Dr. Geary and Wm. Ulrich are building neat dwelling houses at Medford, all of which looks rather auspicious.
"Here and There," Democratic Times, Jacksonville, May 16, 1884, page 3

    Dr. Geary is building a dwelling house at Medford. Hum--kind o' thought so all the time.
"Brevities," Ashland Tidings, May 23, 1884, page 3

    The dwelling houses of Dr. Geary and Wm. Ulrich, in the southern part of town, are nearing completion, and will both be neat and pretty in appearance. D. H. Miller, of Miller & Vrooman, will build a new dwelling house, also.
"Medford Items," Ashland Tidings, June 13, 1884, page 3

    Dr. Kremer and family now occupy Dr. Geary's handsome cottage.
"Medford Notes," Ashland Tidings, September 5, 1884, page 3

    A.O.U.W.--Arrangements have been perfected for the organization of a lodge A.O.U.W. at Medford. Dr. E. P. Geary, a physician of excellent reputation, has been selected to make the examinations and when preliminaries are completed W. J. Plymale, under authority of the G.M.W. together with a large delegation of [Jacksonville's] Banner Lodge will visit Medford and start the lodge in first-class order. A pressing invitation will be extended to the Brothers of Ashland Lodge to be present and assist in the ceremonies, which will be instructive and highly interesting to those who are fortunate enough to be present on that occasion. All will be fully advised as to the time.
Oregon Sentinel, Jacksonville, September 6, 1884, page 3

    A lodge of the A.O.U.W. will be organized at Medford before long. Dr. E. P. Geary has been selected as medical examiner and the preliminaries are well under way. W. J. Plymale will officiate as organizing officer, and will be assisted by members of Banner Lodge of this place.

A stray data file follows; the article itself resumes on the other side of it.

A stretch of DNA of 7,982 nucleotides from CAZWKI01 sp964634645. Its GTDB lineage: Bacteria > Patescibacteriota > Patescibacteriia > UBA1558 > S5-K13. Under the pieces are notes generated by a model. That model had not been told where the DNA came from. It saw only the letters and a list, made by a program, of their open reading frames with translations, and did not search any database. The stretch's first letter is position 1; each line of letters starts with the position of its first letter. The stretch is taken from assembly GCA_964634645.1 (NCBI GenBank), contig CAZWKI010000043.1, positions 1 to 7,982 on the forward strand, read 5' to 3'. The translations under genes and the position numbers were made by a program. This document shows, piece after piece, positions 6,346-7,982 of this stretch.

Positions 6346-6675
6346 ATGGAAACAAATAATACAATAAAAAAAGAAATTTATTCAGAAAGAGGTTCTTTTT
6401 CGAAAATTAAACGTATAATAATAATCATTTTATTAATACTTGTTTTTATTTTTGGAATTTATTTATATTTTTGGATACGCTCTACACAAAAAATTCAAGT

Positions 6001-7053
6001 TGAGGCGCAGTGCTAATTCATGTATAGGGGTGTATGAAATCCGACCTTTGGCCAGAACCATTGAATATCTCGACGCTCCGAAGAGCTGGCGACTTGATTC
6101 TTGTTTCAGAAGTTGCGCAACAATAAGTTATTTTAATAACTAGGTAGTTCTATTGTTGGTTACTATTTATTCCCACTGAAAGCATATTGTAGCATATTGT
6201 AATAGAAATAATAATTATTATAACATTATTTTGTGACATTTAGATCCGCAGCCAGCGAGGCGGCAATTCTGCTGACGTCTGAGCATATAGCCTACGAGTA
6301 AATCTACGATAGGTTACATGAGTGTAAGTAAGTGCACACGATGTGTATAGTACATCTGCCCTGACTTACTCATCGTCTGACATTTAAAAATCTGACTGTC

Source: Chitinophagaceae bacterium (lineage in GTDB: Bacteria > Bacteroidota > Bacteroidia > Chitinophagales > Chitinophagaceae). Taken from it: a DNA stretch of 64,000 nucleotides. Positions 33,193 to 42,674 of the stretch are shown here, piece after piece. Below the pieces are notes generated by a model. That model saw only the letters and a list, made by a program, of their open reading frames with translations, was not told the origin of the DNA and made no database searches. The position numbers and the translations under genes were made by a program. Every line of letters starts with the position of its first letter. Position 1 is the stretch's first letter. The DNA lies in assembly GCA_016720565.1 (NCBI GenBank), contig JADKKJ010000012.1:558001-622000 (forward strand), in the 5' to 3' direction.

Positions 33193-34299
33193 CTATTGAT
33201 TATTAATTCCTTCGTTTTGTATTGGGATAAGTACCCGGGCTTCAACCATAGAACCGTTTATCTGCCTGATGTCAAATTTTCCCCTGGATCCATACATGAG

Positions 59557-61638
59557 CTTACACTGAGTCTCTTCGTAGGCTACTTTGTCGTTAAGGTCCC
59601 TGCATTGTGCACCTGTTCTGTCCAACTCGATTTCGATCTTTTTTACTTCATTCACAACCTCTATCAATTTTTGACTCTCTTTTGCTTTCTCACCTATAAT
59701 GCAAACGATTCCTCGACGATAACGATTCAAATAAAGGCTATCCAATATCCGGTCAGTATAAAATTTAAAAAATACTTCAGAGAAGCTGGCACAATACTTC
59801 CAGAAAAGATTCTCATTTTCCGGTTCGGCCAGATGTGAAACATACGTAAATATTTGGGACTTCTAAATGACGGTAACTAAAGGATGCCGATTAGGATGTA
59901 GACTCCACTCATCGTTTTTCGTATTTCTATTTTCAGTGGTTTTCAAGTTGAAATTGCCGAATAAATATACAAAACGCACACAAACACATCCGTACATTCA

"Here and There," Democratic Times, Jacksonville, September 12, 1884, page 3

    The new lodge of A.O.U.W. at Medford will soon be put in working order. The medical examinations have been made by Dr. Geary.
"Local Items," Oregon Sentinel, Jacksonville, October 4, 1884, page 3

 Agnes Margaret McCornack Geary
Agnes Margaret McCornack Geary

    MARRIED.--At the residence of the bride's mother in this city, Wednesday, October 22nd, Dr. Edward Geary and Miss Agnes McCornack, Rev. E. R. Geary performing the marriage ceremony. The happy couple took the afternoon train for their new home at Medford, where the Dr. has been practicing medicine for some time past. The best wishes of the Guard go with them.
Eugene City Guard, October 25, 1884, page 5

    A Eugene city correspondent of the Oregonian says: "Dr. E. P. Geary of Medford and Miss Agnes McCornack were married at the bride's home in this city on the 22d and immediately took their departure for their new home in Medford. They both hold honored places among the alumni of the State University, as well as in the hearts of the people of this vicinity, and carry with them our most sincere wishes that their wedded life may be prolonged and happy." The Doctor's many friends in southern Oregon also offer their congratulations and best wishes.